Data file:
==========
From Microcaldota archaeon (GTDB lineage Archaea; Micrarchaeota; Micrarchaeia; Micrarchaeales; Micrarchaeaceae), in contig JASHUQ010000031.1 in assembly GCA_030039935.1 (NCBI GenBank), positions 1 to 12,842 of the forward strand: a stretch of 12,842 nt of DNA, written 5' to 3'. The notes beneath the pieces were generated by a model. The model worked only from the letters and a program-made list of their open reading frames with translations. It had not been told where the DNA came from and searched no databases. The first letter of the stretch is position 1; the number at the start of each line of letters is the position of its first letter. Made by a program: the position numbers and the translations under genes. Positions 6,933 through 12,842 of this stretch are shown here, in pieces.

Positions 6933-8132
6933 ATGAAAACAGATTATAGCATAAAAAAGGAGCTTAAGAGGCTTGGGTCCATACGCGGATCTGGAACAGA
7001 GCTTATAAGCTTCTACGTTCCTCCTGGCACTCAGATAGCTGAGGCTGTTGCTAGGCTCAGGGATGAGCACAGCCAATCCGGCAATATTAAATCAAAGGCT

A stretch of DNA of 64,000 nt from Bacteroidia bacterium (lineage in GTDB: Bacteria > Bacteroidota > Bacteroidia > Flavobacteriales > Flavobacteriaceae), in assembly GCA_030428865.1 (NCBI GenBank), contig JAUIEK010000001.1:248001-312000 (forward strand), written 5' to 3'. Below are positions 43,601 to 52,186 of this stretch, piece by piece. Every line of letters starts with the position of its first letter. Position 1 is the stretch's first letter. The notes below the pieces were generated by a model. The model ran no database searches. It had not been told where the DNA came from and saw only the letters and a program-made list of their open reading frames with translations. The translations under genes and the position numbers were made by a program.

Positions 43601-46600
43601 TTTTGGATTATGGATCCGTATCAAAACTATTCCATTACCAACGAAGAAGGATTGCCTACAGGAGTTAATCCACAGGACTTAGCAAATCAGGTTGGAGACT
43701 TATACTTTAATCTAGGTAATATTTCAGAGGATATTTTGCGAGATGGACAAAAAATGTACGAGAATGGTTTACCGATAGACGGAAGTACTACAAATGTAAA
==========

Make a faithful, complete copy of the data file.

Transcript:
From Microcaldota archaeon (GTDB lineage Archaea; Micrarchaeota; Micrarchaeia; Micrarchaeales; Micrarchaeaceae), in contig JASHUQ010000031.1 in assembly GCA_030039935.1 (NCBI GenBank), positions 1 to 12,842 of the forward strand: a stretch of 12,842 nt of DNA, written 5' to 3'. The notes beneath the pieces were generated by a model. The model worked only from the letters and a program-made list of their open reading frames with translations. It had not been told where the DNA came from and searched no databases. The first letter of the stretch is position 1; the number at the start of each line of letters is the position of its first letter. Made by a program: the position numbers and the translations under genes. Positions 6,933 through 12,842 of this stretch are shown here, in pieces.

Positions 6933-8132
6933 ATGAAAACAGATTATAGCATAAAAAAGGAGCTTAAGAGGCTTGGGTCCATACGCGGATCTGGAACAGA
7001 GCTTATAAGCTTCTACGTTCCTCCTGGCACTCAGATAGCTGAGGCTGTTGCTAGGCTCAGGGATGAGCACAGCCAATCCGGCAATATTAAATCAAAGGCT

A stretch of DNA of 64,000 nt from Bacteroidia bacterium (lineage in GTDB: Bacteria > Bacteroidota > Bacteroidia > Flavobacteriales > Flavobacteriaceae), in assembly GCA_030428865.1 (NCBI GenBank), contig JAUIEK010000001.1:248001-312000 (forward strand), written 5' to 3'. Below are positions 43,601 to 52,186 of this stretch, piece by piece. Every line of letters starts with the position of its first letter. Position 1 is the stretch's first letter. The notes below the pieces were generated by a model. The model ran no database searches. It had not been told where the DNA came from and saw only the letters and a program-made list of their open reading frames with translations. The translations under genes and the position numbers were made by a program.

Positions 43601-46600
43601 TTTTGGATTATGGATCCGTATCAAAACTATTCCATTACCAACGAAGAAGGATTGCCTACAGGAGTTAATCCACAGGACTTAGCAAATCAGGTTGGAGACT
43701 TATACTTTAATCTAGGTAATATTTCAGAGGATATTTTGCGAGATGGACAAAAAATGTACGAGAATGGTTTACCGATAGACGGAAGTACTACAAATGTAAA